Tuesday, 13 March 2012

49-50 Fleet Street EC4

49-50 Fleet Street was built in 1913 for two purposes, the main one being a branch of the Norwich Union and the other as a gateway to Serjeants' Inn, the former habitat of an ancient species of lawyer that became extinct in Victorian times. The architect was Jack McMullen Brooks.
The sculpture in the central arch, by A. Stanley Young, reflects the dual purpose of the building by including figures of Prudence on the side next to the Norwich Union's front door and Justice on the side next to the arch into Serjeants' Inn. Between them, Liberality holds a cornucopia pouring out money and fruit. Prudence is a matronly figure wearing a bonnet and holding a branch of laurel. Her lap is full of fruit, presumably from Liberality's bounty. A shield leans against her. Young falls into the usual error of portraying Justice as blindfolded.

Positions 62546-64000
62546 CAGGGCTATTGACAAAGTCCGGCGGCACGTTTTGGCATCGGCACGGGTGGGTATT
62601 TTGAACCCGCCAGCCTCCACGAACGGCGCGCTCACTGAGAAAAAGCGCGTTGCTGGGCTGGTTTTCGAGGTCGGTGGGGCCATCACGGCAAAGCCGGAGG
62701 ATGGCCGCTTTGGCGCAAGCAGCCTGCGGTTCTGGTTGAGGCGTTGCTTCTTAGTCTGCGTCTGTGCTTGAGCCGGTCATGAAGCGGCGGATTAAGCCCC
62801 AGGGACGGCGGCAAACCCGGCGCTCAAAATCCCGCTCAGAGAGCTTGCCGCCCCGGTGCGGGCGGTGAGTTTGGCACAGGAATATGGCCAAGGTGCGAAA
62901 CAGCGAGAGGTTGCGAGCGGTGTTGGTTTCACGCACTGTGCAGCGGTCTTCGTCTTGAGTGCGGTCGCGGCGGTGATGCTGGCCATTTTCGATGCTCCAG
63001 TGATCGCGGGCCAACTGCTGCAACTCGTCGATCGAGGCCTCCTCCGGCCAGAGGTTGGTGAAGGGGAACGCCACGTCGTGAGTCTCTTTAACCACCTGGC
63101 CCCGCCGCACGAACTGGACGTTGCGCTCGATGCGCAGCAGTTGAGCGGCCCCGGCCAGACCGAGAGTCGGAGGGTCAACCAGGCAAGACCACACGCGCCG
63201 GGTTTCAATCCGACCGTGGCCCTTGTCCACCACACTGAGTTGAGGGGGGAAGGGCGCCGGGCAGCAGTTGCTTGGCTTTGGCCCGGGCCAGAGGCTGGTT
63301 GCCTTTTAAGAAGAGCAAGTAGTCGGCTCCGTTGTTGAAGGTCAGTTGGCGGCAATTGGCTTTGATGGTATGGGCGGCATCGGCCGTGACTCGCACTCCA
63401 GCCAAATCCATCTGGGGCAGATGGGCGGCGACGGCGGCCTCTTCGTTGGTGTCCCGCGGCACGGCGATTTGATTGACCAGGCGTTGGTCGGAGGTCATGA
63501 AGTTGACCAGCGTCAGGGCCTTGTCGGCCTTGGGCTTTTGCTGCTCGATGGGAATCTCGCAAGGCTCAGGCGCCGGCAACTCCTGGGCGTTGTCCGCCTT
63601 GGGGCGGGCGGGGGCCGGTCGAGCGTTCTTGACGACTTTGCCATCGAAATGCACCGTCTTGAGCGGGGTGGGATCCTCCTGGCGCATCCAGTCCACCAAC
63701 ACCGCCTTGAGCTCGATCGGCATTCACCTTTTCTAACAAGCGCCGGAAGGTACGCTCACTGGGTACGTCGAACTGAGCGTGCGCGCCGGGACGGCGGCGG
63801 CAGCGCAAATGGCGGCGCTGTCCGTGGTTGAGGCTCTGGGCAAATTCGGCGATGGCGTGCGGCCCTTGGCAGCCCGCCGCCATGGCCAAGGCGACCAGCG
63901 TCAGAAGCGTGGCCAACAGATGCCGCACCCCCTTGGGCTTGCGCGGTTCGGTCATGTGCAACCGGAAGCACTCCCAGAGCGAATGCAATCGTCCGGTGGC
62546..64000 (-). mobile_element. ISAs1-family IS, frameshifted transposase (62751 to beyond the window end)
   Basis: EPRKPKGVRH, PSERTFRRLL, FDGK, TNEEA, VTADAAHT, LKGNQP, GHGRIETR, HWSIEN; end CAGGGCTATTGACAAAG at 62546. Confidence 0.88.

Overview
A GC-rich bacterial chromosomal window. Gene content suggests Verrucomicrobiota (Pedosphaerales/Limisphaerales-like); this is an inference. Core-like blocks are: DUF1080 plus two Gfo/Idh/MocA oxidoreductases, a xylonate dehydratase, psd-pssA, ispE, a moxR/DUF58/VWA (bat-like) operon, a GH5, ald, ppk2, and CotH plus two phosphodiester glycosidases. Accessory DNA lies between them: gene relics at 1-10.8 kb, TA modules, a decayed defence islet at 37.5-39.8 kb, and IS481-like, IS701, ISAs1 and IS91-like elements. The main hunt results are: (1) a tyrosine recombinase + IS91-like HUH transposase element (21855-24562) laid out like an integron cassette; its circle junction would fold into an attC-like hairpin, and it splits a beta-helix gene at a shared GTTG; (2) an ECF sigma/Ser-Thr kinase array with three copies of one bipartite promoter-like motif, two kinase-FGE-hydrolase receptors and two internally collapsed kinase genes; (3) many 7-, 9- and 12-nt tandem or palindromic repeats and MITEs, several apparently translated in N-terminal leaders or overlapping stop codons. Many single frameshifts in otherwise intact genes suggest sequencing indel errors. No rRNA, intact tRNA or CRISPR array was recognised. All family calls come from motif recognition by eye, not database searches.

No comments: